The Supreme Court will soon decide whether to allow people to reap the benefits of union contracts such as higher pay, better health care coverage, and a voice at work without having to pay for any of the cost of negotiating or enforcing the agreement. This case could immediately affect some of AFGE locals.
The court on Monday heard arguments in Friedrichs v. California Teachers Association, an important case brought on by organizations funded by the Koch Brothers and corporate CEOs with the goal of weakening unions – the only places where working people can band together and have a voice at work.
In the coming months, the court will decide whether to allow the so-called “fair share fees” and let people avoid paying these fees to unions. Currently, when a majority at a particular workplace vote to form a union, the union is required by law to represent everyone in the workplace. At issue is whether free-riders who don’t feel like paying dues can be required to cover the cost of union representation through discounted fair share fees. When the union negotiates for workers, everyone enjoys better compensation, health and safety standards, job security, and other protections. It is only fair that all employees be required to contribute to the cost of securing those benefits.
That’s why the Supreme Court in 1977 unanimously affirmed that it is constitutional for public sector unions to collect fair share fees.
Unions have proven time and again that they improve the lives and living standards of everyone in this country, whether they belong to unions or not. And whenever union membership declines, income inequality soars.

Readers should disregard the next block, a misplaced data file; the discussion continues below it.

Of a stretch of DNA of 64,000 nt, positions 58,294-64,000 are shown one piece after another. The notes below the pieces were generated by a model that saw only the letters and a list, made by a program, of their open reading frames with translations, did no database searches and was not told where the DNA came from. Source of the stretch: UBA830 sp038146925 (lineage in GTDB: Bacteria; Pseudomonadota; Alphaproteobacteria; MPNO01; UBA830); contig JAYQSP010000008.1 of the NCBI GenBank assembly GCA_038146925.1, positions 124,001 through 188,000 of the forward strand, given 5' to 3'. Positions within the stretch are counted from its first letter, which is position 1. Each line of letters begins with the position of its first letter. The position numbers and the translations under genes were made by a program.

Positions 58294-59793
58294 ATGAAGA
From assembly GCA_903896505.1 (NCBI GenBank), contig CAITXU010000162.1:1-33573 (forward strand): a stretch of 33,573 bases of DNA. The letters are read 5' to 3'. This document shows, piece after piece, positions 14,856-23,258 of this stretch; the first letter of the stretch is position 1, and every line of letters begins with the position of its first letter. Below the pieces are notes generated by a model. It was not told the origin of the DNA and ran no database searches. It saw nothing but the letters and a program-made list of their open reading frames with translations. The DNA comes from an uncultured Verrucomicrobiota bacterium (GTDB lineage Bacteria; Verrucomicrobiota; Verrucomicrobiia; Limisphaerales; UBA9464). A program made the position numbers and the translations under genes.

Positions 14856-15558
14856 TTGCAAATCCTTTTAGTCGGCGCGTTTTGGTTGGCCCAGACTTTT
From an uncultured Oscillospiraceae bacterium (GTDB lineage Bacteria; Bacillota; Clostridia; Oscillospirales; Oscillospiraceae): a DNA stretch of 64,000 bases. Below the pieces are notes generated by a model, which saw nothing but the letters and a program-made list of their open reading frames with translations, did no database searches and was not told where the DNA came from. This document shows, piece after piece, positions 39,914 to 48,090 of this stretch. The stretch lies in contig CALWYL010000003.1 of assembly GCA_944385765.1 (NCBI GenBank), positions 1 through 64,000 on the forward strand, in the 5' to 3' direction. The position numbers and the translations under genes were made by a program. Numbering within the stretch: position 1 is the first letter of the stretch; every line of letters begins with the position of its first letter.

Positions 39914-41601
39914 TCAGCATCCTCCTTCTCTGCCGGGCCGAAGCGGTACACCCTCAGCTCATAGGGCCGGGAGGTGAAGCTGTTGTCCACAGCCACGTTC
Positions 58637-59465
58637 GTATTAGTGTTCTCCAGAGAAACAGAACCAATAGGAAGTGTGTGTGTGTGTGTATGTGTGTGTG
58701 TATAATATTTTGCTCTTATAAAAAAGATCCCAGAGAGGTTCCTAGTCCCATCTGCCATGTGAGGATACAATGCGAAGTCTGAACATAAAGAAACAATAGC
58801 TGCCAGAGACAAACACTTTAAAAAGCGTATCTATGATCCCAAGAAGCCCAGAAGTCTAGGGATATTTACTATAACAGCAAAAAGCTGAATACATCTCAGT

But the current court could overturn the 1977 decision. If it does, public employee unions will have far fewer resources to lift millions of workers into the middle class and protect their standard of living.
“This case is about corporate CEOs and wealthy special interests trying to make it harder for working people to get ahead,” said AFGE President J. David Cox Sr. “It’s about destroying workers’ voice and our freedom to come together to improve our lives. AFGE stands with the teachers’ unions and all working to stop this madness.”
While Friedrichs may not immediately impact federal-sector employees, a negative Supreme Court decision could potentially invalidate all state and local statutes that recognize the importance of fair share fees, as well as undermine collective bargaining agreements reached under those statutes.
The final decision in this case could, for example, immediately affect AFGE’s D.C. government locals that have negotiated fair share fees under the D.C. labor statute, which makes such fees negotiable. An unfavorable decision in Friedrichs could also have unforeseen, long-term repercussions for federal-sector union activists who are required by law to fairly represent non-members even though the law does not require those non-members to pay their fair share for the many benefits they receive as a result of the union’s representation and collective bargaining.
For more information on the case and what you can do, click here.